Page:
I was proud of the 7th annual Philly Geek Awards

From its origins, I was certainly around the Philly Geek Awards, organized by a volunteer group surrounding the local culture blog Geekadelphia, run by a handful of my friends. But it was mostly from afar, sometimes speaking and being silly with them.

In 2016, as sometimes happens with volunteer efforts, the annual black-tie-meets-cosplay event was thrown into jeopardy, as several of its organizers had moved away in a sudden and similar cycle. It had no one to lead its organization, so I volunteered our team to keep the tradition alive. It was a real risk for our organization and the brand overall, but it felt important to keep the event moving. We pieced it together, with a rushed venue relationship and tricky catering limitations, and though it was far from perfect, we kept the tradition alive.

This weekend our Technically Media team, with the support of a volunteer planning committee, brought the event back to what it was meant to be — a highly produced, sold-out celebration of passionate subcommunities with civic pride in spades.

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Full audio from my interview of Philadelphia Mayor Jim Kenney during Philly Tech Week

For the fourth time, I interviewed Philadelphia Mayor Jim Kenney on stage, for the third time during Philly Tech Week, the event series I help organize annually. This took place back in early May: find coverage from Technical.ly Philly here.

It’s a kind of journalism I’m embracing for a community I represent.

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Growing Greater Philadelphia: I was on this NBC 10 documentary series

Technology isn’t an industry. It’s an approach.

That was something I offered in an episode of this NBC 10 series called “Growing Greater Philadelphia” on the region’s economic development. I also noted that the city is no longer suffering a brain drain problem — it’s more about mid-career professionals. Watch a clip below or the whole episode here, and other pieces in the series.

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Why it took 8 years for me to become CEO of my own company

I’m a first time entrepreneur, having cofounded a niche publishing company. For more than eight years, I have been among those most responsible for the organization’s longterm strategy. For most of those years, I played the role of public face, among the first to serve very nearly all the roles we now have. We have a team of more than 20 and invoiced for nearly $1.7 million in 2016, all of which I feel responsible for supporting and growing.

But only today did I take on the title of CEO.

No one had ever held the title at our organization before. In an era championing entrepreneurship and fetishizing the young and the innovative, we are quick to anoint untested first time founders as chief executives. How many one person or four person companies do you know with a first-time CEO? It’s meant to offer clarity and it’s a great resume line. I am going to tell you why I think that’s a mistake. It’s also why it took me eight years to feel comfortable calling myself an organization’s CEO.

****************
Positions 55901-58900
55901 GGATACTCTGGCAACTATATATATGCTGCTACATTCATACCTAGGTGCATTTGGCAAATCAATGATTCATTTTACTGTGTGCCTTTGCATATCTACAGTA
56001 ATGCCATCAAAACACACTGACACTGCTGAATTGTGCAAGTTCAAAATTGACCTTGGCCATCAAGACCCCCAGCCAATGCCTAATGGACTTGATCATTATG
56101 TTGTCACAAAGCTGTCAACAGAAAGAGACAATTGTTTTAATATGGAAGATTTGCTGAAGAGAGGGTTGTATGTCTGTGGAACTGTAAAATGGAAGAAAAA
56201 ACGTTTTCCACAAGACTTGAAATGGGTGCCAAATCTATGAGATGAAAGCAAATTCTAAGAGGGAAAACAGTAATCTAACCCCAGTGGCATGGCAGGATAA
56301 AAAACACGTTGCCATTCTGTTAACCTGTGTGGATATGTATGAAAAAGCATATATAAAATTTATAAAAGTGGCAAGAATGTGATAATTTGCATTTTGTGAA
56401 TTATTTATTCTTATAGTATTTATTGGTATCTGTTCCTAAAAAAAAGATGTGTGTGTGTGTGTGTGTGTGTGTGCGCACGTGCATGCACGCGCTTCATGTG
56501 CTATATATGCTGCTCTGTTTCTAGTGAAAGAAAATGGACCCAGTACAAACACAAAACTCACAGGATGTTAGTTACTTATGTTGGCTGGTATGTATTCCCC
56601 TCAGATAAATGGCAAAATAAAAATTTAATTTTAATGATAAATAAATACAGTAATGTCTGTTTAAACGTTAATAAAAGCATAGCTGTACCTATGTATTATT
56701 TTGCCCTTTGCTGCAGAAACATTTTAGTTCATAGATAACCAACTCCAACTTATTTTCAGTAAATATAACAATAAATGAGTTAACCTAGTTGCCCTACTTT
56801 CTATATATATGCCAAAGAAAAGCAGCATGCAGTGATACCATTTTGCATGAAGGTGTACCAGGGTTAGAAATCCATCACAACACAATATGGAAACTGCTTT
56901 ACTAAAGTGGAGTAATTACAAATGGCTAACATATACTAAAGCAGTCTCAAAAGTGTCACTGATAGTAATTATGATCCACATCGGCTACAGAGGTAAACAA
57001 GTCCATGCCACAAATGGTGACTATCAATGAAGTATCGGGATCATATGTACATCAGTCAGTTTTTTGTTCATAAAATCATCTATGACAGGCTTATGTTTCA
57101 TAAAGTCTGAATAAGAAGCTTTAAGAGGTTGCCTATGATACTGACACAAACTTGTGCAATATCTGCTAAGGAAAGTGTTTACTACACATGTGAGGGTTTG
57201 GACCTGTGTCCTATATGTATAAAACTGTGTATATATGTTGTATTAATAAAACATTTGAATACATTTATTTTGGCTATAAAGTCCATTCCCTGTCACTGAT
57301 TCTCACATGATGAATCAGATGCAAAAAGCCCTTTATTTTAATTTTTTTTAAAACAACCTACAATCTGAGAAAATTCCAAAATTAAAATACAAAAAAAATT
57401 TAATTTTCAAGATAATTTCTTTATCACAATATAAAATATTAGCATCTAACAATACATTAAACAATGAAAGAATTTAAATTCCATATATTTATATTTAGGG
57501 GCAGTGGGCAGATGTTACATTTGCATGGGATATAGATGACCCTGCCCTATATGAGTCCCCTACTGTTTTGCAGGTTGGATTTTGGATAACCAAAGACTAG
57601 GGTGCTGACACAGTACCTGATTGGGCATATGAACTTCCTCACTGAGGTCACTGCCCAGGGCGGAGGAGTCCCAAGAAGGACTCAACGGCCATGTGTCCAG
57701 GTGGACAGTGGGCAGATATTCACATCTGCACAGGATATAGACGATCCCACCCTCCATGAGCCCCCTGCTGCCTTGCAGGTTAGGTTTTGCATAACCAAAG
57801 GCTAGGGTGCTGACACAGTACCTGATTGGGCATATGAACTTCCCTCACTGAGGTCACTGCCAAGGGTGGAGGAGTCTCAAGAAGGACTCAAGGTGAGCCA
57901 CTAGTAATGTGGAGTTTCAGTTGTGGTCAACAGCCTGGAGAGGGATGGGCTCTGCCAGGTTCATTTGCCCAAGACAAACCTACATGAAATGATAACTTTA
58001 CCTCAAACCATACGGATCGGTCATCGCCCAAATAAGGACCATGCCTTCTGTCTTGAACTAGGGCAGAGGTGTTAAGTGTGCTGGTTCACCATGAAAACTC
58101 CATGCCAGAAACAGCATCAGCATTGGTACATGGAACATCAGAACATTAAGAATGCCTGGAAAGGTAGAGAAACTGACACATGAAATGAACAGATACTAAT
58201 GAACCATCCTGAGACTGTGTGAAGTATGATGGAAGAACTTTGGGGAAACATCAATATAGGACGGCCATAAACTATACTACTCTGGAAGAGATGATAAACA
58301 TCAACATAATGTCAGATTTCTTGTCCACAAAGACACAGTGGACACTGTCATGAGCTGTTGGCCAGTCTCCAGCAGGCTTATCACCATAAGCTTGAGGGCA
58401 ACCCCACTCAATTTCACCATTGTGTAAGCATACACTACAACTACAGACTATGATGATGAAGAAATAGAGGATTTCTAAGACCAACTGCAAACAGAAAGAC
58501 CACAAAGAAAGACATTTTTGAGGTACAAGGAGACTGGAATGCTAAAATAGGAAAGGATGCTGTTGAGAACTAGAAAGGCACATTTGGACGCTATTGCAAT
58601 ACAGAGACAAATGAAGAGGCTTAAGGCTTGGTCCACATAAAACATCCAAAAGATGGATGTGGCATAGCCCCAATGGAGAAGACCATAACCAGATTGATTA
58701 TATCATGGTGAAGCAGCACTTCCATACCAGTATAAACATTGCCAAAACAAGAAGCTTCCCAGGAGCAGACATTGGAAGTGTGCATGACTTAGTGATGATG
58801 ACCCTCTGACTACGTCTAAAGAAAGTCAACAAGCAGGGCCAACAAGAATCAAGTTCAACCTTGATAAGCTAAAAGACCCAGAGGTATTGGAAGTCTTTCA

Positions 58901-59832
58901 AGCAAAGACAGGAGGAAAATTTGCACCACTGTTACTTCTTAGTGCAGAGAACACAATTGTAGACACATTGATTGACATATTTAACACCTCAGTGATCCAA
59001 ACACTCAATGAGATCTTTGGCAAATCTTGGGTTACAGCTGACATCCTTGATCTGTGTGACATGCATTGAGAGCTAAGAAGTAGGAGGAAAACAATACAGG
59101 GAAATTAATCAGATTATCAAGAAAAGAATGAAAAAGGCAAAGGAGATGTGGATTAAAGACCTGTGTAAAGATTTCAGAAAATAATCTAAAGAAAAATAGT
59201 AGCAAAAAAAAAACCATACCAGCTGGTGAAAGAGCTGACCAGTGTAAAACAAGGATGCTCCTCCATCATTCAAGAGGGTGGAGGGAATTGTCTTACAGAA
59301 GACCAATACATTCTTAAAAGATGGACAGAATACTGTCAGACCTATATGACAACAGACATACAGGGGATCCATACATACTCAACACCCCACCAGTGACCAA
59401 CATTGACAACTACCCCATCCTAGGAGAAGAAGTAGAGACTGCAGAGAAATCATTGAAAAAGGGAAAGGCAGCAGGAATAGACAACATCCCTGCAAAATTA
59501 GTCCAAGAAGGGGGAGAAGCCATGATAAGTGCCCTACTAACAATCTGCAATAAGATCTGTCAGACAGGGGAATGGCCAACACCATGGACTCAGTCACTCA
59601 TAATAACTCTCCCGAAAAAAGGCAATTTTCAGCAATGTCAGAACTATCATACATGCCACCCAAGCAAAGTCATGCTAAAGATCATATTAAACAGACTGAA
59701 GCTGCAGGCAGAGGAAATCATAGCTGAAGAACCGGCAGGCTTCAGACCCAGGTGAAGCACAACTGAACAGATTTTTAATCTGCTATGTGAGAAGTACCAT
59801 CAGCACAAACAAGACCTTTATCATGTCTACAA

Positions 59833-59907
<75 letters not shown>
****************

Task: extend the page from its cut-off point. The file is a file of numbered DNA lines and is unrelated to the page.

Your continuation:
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4 lessons from sports stars that stuck with me as a kid

For all the meaningful sources of life lessons I received as a kid, from my parents to religion, and the many shades of the Golden Rule, I was still a sports-crazed boy growing up in the 1990s.

That means I internalized a lot of advice from athletes, whether or not they actually ever said them (sports quotes are full of apocryphal and fictitious claims). I was amused recently to think of a handful of very-90s-era memories I have about lessons from North American sports legends. In addition to being stuck in time, this collection is funny because I am so far from a knowledgeable sports fan today.

So these are corny for all sorts of reasons. Yet I do find myself thinking of these even today.

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I spoke at the 16th annual New Market Tax Credits conference

Economic empowerment in underdeveloped communities can benefit from the wonkily named federal New Market Tax Credit program. Now often used for property development, it has a legacy with supporting operating businesses in economically depressed parts of the country.

I spoke last month at the 16th annual New Market Tax Credits conference held in Miami, and I offered  perspective on how tech communities are growing up adjacent to these communities of need.

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Reporters, we aren’t referees, we are in the game: thoughts on ‘Fake News’

Too many reporters still think they’re referees, when really, they’re in the game.

That was something I shared during an enlightening panel discussion I was a part of on ‘Fake News,‘ as hosted by WHYY and NPR host Joshua Jackson. (Read this overview of the event.)

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I interviewed Pa. Gov. Tom Wolf during Philly Tech Week 2017

After trying last year, with just a week’s notice, we were able to coordinate to add to Philly Tech Week a conversation with Pennsylvania Governor Tom Wolf. I interviewed him on-stage.

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